To learn more, log in to PaySource and look in the Employment Standards section. Not a subscriber? Try PaySource for free to read this commentary and more.

 


 
No organization is too small to face
cybersecurity threats
Reduce the risk of cybers attacks with a cybersecurity policy

A 2017 report by Scalar Decisions found that 87 percent of the Canadian companies surveyed—small and large alike—experienced a cyber attack last year. This further demonstrates that the number of cyber attacks continue to be on the rise. Regardless of size or industry, organizations need to be prepared in the event of an attack.

How can organizations protect themselves?

First, implement a comprehensive cybersecurity policy to proactively identify potential risks; then develop a cybersecurity framework to minimize and manage those risks. In this way, you can save time and aggravation when dealing with a hack.

First Reference’s free Cybersecurity Policy for IT Departments—one of over 130 policies and checklists available in Information Technology PolicyPro®—makes it easy for organizations to take this first step.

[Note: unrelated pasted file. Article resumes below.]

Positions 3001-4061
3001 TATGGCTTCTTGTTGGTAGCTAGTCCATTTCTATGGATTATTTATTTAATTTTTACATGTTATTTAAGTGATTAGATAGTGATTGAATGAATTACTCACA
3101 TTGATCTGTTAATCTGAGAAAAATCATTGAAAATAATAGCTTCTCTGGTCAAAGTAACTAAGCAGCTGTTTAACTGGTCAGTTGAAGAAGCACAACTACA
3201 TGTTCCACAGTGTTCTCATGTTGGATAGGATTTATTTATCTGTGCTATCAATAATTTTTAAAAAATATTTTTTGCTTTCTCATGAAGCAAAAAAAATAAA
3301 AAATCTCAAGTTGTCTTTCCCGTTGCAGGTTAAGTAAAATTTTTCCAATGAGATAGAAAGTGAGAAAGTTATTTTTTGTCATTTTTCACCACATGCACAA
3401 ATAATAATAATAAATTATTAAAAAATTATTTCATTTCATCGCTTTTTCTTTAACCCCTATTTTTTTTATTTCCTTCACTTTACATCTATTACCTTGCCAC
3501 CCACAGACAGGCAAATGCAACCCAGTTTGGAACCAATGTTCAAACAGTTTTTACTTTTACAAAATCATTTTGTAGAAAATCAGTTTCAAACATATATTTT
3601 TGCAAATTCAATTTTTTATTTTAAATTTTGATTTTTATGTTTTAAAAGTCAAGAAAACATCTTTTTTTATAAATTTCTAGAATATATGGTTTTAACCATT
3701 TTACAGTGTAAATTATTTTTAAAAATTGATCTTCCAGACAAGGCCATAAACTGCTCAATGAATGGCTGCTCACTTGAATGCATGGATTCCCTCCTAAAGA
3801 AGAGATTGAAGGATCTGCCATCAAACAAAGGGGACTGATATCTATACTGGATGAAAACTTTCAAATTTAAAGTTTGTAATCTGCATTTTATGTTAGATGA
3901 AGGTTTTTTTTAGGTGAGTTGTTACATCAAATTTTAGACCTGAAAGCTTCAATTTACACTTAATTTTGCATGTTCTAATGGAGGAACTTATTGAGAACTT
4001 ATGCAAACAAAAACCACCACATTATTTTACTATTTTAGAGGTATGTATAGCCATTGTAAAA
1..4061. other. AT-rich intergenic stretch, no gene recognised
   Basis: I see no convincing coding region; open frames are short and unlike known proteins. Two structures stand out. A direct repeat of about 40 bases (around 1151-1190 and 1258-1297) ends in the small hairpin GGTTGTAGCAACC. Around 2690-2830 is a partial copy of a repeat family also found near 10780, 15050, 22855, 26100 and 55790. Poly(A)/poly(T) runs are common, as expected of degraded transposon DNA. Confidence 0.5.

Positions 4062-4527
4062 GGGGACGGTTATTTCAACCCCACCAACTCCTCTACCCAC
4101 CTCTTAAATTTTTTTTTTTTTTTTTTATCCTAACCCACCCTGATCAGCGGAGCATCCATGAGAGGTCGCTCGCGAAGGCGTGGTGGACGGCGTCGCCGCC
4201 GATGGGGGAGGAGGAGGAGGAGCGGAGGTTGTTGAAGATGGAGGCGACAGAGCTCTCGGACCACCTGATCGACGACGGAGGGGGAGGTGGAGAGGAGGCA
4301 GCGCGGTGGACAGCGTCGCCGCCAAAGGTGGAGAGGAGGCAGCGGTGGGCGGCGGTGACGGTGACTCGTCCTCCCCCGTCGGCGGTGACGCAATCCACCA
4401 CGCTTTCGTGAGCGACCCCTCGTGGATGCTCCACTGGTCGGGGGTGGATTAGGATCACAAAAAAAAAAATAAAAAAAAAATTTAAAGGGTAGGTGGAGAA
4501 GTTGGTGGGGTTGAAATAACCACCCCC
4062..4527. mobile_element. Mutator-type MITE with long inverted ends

Be prepared for cyber attacks before they happen! Download our comprehensive cybersecurity policy here.

 


 
New health and safety and workers' compensation discussion for agricultural operations
required workplace postings

While The Human Resources Advisor™ already has an extensive section dealing with health and safety and workers’ compensation, a new discussion titled Agricultural Operations has been added to provide employers with health and safety and workers' compensation information specific to the agricultural industry (or ranching industry, depending on the jurisdiction).

Currently, most health and safety legislation in Canadian provinces and territories sets standards for farm operations to protect farm and ranch workers. In addition, most jurisdictions require mandatory workers’ compensation coverage for farm operations. This is because workers in agriculture experience a high risk of workplace injuries and are among Canada’s highest fatality rates of any Canadian occupation.